William C. Dowling

William Courtney Dowling (/ˈdlɪŋ/; born April 5, 1944, in Warner, New Hampshire) is University Distinguished Professor of English and American Literature emeritus at Rutgers University in New Brunswick, New Jersey, specializing in 18th-century English literature, literature of the early American Republic, and Literary Theory.

Dowling in July 2009

. . . William C. Dowling . . .

Born in Warner, New Hampshire, Dowling earned a Bachelor of Arts (A.B.) at Dartmouth College in Hanover, New Hampshire, where he was editor of the Dartmouth Jack-O-Lantern, the college humor magazine, a Senior Fellow in English,[1] and recipient of the Perkins Prize in English and Classics.[2] He received his Master of Arts (M.A.) and Doctor of Philosophy (Ph.D.) from Harvard University, where he administered the Dudley House fellowship program during the Mastership of Jean Mayer. Dowling is a past fellow of the Institute for Advanced Studies in the Humanities at the University of Edinburgh and the National Humanities Center, and has held Guggenheim, National Endowment for the Humanities, and Howard Foundation fellowships. In 1994–95, he was Senior Fulbright Lecturer in American Literature at the Universidad Autonoma de Madrid He is past winner of the Richard Beale Davis Prize for work in early American literature and a New Jersey Council of the Humanities award for his book Oliver Wendell Holmes in Paris: Medicine, Theology, and the Autocrat of the Breakfast Table; In 2012 he was the recipient of the Drake Group‘s Robert Maynard Hutchins Award for his part in the struggle against Div IA athletics corruption in American higher education.

Dowling retired from Rutgers in 2016 after 28 years with the university.[3]

Dowling came to national attention in the 1990s through his work with the Rutgers 1000 campaign which fought for the removal of Division I sports from Rutgers.

In September 2007, a controversy arose when Rutgers Athletic Director Robert Mulcahy accused Dowling of racism for having dismissed, in a New York Times interview, the claim that athletic scholarships provide educational opportunities for minority students: “If you were giving the scholarship to an intellectually brilliant kid who happens to play a sport, that’s fine. But they give it to a functional illiterate who can’t read a cereal box, and then make him spend 50 hours a week on physical skills. That’s not opportunity. If you want to give financial help to minorities, go find the ones who are at the library after school.”[4]

The Wall Street Journal labeled Mulcahy’s attack a “campaign of character assassination” against a professor who had spoken out against athletics corruption at his university. In New Jersey, Dowling was most memorably defended by Donald and Roscoe Brown, in a column in the Trenton Times (2 October 2007): “I — and many other blacks — agree with Professor Dowling, that if Rutgers were serious about enhancing the development of a black intelligentsia, it would start recruiting ‘black kids found in the library after school’ as aggressively as it does black kids whose primary attributes are an ability to run fast and/or to jump high. Right on, Brother Dowling.”[5]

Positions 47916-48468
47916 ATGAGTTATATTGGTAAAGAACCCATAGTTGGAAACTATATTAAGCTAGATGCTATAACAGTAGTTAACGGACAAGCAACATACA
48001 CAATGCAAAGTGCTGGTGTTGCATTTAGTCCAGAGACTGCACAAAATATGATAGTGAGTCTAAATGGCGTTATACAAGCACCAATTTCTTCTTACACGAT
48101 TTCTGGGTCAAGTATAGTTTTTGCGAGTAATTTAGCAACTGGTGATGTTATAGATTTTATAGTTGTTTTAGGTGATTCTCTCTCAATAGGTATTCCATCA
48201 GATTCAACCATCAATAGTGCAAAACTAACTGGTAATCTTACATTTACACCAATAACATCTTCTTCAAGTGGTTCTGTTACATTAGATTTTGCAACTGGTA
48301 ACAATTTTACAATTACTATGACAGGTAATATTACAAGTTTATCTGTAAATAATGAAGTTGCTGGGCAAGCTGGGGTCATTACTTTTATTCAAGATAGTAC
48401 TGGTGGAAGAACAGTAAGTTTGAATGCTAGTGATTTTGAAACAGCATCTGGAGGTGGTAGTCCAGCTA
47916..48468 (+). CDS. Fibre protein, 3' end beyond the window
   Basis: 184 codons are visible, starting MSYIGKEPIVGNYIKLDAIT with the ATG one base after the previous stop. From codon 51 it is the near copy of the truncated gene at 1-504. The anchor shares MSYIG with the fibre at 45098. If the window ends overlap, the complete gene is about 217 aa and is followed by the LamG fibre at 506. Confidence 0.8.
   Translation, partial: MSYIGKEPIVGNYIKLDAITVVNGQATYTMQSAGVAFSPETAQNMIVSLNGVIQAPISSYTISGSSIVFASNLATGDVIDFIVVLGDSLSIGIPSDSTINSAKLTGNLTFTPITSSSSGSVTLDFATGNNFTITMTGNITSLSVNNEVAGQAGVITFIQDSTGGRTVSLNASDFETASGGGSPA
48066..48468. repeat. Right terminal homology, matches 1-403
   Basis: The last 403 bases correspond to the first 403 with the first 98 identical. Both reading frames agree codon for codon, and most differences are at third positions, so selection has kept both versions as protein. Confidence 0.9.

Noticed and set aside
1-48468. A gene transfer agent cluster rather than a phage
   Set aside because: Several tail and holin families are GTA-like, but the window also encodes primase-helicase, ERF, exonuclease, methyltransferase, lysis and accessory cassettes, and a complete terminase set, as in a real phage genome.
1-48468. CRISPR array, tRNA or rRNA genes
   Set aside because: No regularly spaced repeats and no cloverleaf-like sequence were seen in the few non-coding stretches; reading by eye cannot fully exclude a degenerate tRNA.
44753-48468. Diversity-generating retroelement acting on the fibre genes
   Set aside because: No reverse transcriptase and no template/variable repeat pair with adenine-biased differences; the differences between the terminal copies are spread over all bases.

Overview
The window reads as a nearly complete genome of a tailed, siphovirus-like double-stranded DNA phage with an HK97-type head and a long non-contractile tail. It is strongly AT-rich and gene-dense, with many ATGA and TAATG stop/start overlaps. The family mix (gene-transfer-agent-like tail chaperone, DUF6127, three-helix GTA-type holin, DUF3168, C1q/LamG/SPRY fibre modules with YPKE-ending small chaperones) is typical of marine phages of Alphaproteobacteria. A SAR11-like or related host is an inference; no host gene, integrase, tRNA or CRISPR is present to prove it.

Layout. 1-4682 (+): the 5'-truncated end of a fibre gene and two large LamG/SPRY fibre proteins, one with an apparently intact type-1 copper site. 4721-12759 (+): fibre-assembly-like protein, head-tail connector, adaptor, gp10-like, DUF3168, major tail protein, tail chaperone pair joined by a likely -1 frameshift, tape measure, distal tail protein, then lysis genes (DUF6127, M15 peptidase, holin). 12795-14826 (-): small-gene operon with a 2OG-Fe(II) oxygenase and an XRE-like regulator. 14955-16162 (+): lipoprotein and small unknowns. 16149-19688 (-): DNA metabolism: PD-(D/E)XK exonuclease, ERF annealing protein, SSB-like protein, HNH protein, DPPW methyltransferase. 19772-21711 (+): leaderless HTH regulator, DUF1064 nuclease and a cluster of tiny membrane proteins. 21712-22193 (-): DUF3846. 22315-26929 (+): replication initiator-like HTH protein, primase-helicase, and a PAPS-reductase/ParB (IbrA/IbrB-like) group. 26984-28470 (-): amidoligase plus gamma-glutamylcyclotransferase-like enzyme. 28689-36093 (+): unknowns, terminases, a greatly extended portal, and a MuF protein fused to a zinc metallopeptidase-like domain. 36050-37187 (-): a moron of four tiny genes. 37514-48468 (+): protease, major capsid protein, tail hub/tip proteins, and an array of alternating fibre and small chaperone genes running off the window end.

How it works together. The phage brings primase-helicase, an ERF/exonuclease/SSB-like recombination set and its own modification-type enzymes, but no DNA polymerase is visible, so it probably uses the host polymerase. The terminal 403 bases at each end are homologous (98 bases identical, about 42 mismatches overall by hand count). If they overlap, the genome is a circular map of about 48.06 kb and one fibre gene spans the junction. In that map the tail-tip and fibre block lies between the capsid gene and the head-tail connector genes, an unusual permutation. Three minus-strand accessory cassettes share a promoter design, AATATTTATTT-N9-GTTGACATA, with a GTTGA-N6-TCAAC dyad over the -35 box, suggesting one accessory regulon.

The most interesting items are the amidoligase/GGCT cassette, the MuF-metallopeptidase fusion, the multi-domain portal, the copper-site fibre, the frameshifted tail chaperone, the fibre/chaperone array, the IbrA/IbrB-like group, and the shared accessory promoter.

The Rutgers administration responded by releasing announcements stating that Rutgers ranks highly among state universities in the Academic Progress Report rankings compiled by the NCAA for the use of member schools.

Confessions of a Spoilsport: My Life and Hard Times Fighting Sports Corruption at an Old Eastern University, Dowling’s memoir of the Rutgers 1000 campaign, was the occasion of a long personal interview in Inside Higher Education,WCD: the Inside Higher Ed Interview and received substantial coverage in The New York Times,The Weekly Standard, The Manchester Guardian, and other publications. An interview with Ralph Nader‘s anti-sports-corruption group appeared on League of Fans in 2012. According to his Rutgers University web page, Dowling is presently at work on Professor’s Song: A Life in Teaching, a memoir of his career in literary studies.

. . . William C. Dowling . . .

This article is issued from web site Wikipedia. The original article may be a bit shortened or modified. Some links may have been modified. The text is licensed under “Creative Commons – Attribution – Sharealike” [1] and some of the text can also be licensed under the terms of the “GNU Free Documentation License” [2]. Additional terms may apply for the media files. By using this site, you agree to our Legal pages . Web links: [1] [2]

. . . William C. Dowling . . .